One way to keep visitors on your site is to address them directly.

"All the information and tabs are about the company. Everything is 'we, we, we.' Stop talking about yourselves and instead insert content that is geared towards the consumer," Schefren says. "Make the links and tabs talk to the visitor, such as 'How to increase your customer satisfaction rates' and 'How to eliminate customer support headaches.' The site should not be about the company so much as what benefits the company can offer the client."

Ricciardi recommends changing your tabs to "services we offer," "about the company," "partners" and "how to get in touch."

Another problem: Your site lacks a clear navigation path.

"I'm left wondering who you are and what I'm supposed to do on the site," Schefren says. "Looking at Kayako.com as an example: Immediately the user can download software, get a free trial, find a community, learn about customer support, and chat with a live operator. Fused Solutions needs to tell the user right off the bat how to get started."

An easy way to get the user involved is to offer quick tips on how to address customer-service problems. Start educating the readers and building up their faith that you are experts in your field, and they'll want to continue reading.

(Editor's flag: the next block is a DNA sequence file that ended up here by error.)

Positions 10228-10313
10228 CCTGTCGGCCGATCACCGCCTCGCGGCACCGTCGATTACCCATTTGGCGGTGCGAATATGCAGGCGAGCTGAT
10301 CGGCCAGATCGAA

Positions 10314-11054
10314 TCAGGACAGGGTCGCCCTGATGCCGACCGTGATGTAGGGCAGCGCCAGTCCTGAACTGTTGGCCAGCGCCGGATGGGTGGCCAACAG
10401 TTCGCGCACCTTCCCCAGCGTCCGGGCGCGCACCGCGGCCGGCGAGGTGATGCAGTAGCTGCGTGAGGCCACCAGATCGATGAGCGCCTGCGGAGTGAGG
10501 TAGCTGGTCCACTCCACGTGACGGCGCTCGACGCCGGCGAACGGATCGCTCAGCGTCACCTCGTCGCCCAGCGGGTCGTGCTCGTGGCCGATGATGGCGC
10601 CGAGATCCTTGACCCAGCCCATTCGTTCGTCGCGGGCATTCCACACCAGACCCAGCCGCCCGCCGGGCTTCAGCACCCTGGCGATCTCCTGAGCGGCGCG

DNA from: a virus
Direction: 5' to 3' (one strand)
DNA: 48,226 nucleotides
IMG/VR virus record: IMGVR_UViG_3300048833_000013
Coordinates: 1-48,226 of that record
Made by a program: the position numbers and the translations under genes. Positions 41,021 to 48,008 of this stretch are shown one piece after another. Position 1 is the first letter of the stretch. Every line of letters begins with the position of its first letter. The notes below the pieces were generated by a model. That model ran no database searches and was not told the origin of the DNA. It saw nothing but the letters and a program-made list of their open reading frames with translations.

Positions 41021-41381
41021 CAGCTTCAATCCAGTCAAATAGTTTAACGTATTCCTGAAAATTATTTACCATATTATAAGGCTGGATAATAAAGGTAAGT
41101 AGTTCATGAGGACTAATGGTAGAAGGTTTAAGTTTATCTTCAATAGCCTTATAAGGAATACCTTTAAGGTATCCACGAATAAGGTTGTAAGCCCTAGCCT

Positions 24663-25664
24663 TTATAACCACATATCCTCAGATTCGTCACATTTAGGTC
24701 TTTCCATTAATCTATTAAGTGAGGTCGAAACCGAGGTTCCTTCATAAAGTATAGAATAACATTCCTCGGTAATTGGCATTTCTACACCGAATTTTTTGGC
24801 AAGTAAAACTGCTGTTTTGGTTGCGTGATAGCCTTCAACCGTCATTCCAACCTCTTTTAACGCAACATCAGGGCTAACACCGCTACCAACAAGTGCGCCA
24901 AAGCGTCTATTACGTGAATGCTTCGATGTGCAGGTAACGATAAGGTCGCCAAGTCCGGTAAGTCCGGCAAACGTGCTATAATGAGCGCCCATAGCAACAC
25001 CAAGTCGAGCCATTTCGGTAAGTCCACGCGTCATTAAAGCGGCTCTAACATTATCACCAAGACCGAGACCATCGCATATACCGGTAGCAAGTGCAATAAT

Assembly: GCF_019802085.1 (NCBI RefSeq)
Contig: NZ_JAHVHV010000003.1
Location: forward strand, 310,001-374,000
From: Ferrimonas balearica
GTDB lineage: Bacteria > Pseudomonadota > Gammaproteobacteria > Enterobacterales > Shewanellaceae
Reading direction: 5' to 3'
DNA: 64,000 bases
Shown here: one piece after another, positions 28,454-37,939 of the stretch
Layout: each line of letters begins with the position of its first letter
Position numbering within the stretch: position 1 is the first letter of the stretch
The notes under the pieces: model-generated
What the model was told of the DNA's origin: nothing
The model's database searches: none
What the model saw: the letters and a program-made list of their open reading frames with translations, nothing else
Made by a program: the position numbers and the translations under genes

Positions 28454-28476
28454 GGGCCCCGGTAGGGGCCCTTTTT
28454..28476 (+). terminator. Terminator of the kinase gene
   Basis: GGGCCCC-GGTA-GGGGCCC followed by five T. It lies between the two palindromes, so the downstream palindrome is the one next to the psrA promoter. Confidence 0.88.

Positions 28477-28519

Ricciardi and Schefren both point out that your site has no phone number or "contact us" button, which would allow visitors to communicate with your company right away.

"If I can't find the contact page, that makes me suspicious of the company," Schefren says. "Instead of legal info on the bottom of each page, put the address and phone number. Without an invitation to call, I'm left thinking that you could be a kid working out of a basement."

Users also question the credibility of site when text that looks like a link turns out not to be one.

"Under 'our technology,' some links are clickable and some aren't," Ricciardi says. "And under 'who we provide to,' we expect to be able to click the bullets, but we can't." Plus, he strongly recommends posting a list with actual client names, rather than generic industry categories.

Though your Web site's aesthetics are far down on the list of necessary fixes, you may want to start considering how better present your brand graphically.

"The font of the tabs is tiny, and the colors have nothing to do with the company," Ricciardi says. "There's no rhyme or reason for blue, yellow and purple. From a visual perspective, it's stagnant."

But the main reason you are not seeing traffic is because Google doesn't send people to sites that look unreliable. To increase traffic, make sure your site speaks to the users to gain their trust.

"Your Web site needs to articulate the customer's problem better than the customer can articulate it," Schefren says. "That way they'll think, 'Yes, this company gets me!' and will want to stick around to see what kind of solution you can offer them."

The more you can provide visitors with useful, relevant information, they better they - and the search engines - will respond.

In our "Website remedies" feature, Fortune Small Business enlists Web marketing and search-engine optimization specialists to analyze small-business Web sites in need of an overhaul. Could your site use a makeover? E-mail us at fsb_mail@timeinc.com. Plus, share your tips for improving our featured sites in our discussion forum. To top of page